Studies documenting distributional shifts of fishes typically rely on time series of annual sampling events with fixed seasonal timing and limited temporal range. Meanwhile, as temperatures along the Northeast continental shelf have increased, the seasonal cycle also shifted towards earlier spring warming and longer summers. Seasonal migrations of fish and macroinvertebrates on the continental shelf in the Northeast US are thought to be primarily controlled by temperature and as such likely follow the temperature phenology of the shelf. This study sought to determine whether apparent changes in fish biomass and distributions are linked to spring warming phenology and/or duration of summer, the effective growing season for most species. We hypothesized that the earlier spring thermal transition would occur earlier and would cause centers of biomass to be more poleward during the spring survey. We also expected lengthening summers, primarily a function of later fall cooling, to cause centers of biomass in the fall survey to be more poleward and for biomass on the shelf to be greater within and following longer growing seasons. We did not detect a strong effect of the timing of the spring thermal transition in sea surface temperature on the distribution or abundance for most of the 43 fish stocks that we examined. However, later fall cooling and longer summers had a strong effect on both abundance and biomass of many fish stocks. These findings suggest that more focus should be placed on the length of the growing season and population-level processes that result in distributional shifts and changes in abundance.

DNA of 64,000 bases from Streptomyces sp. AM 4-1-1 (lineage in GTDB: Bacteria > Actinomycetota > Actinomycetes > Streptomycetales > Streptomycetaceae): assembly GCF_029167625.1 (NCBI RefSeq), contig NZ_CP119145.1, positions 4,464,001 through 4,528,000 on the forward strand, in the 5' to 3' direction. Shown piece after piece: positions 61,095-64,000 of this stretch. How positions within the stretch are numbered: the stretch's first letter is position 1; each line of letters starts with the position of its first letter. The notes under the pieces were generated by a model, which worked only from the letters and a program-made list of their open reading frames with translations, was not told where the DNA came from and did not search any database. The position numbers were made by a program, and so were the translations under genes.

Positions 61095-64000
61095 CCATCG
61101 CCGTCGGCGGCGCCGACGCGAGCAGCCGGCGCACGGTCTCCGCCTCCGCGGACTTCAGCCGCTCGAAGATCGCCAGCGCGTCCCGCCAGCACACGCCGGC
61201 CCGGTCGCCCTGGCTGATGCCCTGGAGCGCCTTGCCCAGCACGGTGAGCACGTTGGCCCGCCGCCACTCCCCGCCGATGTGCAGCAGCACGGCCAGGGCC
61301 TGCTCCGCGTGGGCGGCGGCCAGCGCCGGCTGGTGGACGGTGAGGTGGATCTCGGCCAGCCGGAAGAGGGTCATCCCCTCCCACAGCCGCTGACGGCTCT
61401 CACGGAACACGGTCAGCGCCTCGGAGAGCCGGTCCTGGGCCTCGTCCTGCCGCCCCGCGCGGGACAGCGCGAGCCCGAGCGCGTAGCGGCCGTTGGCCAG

Reviews in Fish Biology and Fisheries – Springer Journals
Published: Jun 13, 2017
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